What Does It Mean If Your Sparkling Wine Has 'Brut' On The Label

Let's say you're in charge of getting wine for an upcoming party, and although you know what kinds you like, you're not quite an expert. You pick up a fancy bottle of Champagne at the liquor store, and while you're looking for hints about what kind it is, you see it's labeled as "brut." What exactly is a brut? How do you even pronounce that word?


To answer both of those questions at once, "brut" is pronounced like the word "brute" with a long u sound, and it refers to a popular style of dry sparkling wine. This means the wine is made with very little sugar (less then 12 grams of sugar per liter). As a result, they're almost never sweet — sweet tastes come from sugar, after all — although there are exceptions. Some folks might assume that the term brut refers specifically to Champagne, but Champagne is any sparkling wine that's made and bottled in the Champagne region of France. A fizzy white wine made elsewhere can just as easily be a brut.

What makes a wine dry?

The word "brut" itself is a French word which translates to "dry" or "raw." It's a little counterintuitive to refer to any liquid as "dry," and there's some debate over why exactly the word dry caught on. It can refer to the dry mouthfeel it leaves behind or the absence of sugar, which creates a complicated flavor that's the opposite of "sweet." A brut tastes crisp and acidic, often with fruit flavors much like any Champagne or similar sparkling white wine. On occasion, those added fruits or even a high alcohol content can sometimes make a brut slightly sweeter, but not by much.


Grapes naturally have sugar, but during the fermentation process, the yeasts convert them into alcohol. A straightforward brut is going to have very little sugar left after fermenting. Sometimes you'll see different levels of brut: An extra-brut has 6 grams per liter, and a bottle labeled "brut nature" has less then 3 grams per liter and tastes extremely crisp. There's a wide range of different styles for Champagne, ranging from those dry brut wines to sugary "doux" wines (doux is French for "sweet").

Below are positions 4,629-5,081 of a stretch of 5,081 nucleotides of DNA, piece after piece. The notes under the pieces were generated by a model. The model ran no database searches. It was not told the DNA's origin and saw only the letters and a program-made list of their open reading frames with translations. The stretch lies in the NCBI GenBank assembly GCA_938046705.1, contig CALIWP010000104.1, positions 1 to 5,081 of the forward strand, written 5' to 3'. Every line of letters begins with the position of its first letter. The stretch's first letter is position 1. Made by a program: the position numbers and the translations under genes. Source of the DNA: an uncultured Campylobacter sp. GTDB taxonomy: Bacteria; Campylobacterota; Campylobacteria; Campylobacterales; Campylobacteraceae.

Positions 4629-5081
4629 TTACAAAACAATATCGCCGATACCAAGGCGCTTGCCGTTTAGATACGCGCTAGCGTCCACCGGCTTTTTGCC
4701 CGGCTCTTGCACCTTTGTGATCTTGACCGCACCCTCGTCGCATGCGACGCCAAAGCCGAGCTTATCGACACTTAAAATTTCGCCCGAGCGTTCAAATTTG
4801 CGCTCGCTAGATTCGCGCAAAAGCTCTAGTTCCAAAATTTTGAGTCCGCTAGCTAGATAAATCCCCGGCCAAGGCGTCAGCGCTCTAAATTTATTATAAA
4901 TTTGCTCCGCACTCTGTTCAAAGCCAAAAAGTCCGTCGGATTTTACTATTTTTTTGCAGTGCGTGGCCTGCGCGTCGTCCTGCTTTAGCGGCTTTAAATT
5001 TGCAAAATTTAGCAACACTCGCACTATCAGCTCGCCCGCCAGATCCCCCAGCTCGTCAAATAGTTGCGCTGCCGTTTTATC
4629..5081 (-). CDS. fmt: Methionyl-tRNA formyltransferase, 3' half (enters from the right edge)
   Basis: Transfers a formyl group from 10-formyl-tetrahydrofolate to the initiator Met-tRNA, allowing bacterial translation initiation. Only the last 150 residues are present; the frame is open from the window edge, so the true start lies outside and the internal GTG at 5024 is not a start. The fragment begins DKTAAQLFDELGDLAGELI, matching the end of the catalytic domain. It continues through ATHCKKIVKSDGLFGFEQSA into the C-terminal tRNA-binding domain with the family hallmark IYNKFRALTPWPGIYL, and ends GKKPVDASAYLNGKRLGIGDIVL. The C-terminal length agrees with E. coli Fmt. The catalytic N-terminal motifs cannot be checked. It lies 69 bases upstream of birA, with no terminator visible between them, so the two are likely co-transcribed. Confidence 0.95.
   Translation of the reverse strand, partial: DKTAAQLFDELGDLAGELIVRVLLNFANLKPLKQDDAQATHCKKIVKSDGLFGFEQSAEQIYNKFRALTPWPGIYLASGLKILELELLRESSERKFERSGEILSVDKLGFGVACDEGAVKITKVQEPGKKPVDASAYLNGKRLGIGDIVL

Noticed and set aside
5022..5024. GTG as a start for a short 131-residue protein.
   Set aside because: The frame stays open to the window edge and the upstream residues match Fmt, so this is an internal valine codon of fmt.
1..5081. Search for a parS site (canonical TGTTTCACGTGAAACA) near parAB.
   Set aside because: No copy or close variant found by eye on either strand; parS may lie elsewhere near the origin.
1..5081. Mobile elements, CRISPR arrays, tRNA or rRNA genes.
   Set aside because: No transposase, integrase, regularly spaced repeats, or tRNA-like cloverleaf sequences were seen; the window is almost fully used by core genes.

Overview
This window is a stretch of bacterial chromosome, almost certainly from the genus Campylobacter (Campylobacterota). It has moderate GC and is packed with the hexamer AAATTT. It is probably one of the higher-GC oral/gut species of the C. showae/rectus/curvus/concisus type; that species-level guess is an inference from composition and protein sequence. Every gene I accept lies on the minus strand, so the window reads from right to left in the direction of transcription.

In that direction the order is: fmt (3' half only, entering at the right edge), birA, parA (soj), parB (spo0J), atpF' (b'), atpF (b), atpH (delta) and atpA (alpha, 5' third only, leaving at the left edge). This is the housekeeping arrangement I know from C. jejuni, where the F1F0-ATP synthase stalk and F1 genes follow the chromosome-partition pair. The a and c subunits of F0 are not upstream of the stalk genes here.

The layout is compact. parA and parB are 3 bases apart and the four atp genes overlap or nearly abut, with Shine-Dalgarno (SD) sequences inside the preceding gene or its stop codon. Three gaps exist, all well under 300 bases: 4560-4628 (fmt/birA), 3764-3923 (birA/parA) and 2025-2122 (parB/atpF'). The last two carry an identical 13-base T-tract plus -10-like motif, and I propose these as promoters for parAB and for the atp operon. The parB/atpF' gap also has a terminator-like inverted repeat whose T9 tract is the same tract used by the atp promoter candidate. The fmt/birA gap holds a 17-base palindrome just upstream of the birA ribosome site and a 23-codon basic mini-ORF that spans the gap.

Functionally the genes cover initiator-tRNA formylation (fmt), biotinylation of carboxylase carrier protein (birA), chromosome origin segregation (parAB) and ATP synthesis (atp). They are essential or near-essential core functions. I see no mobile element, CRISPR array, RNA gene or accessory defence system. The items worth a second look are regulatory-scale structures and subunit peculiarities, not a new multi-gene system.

How to pair a brut

If all that sounds appetizing, your next step is deciding what to pair with this bright glass you've just poured. Brut Champagnes thankfully go with quite a bit, which makes sense, as they're easily the most popular type of Champagne in both the United States and abroad. Its acidity means it'll go well with savory and salty foods, like cheeses, pastas, potatoes, mushrooms, or nuts. Lighter meats like chicken and seafood work great, but it'll pair with steak, too. Even if you're not eating something fancy like caviar with your Champagne, fried foods tend to pair nicely because of how rich they are (though it might look like an odd combination).


A brut does not go well with more sugary foods, so don't pair brut Champagne with wedding cake. Acidic wines and sweet foods don't mix, and often you want to look for foods less sweet than the wine itself. Instead, bring a doux or a demi-sec (semi-sweet) Champagne bottle to that wedding instead. That brut will come in much more handy during dinner.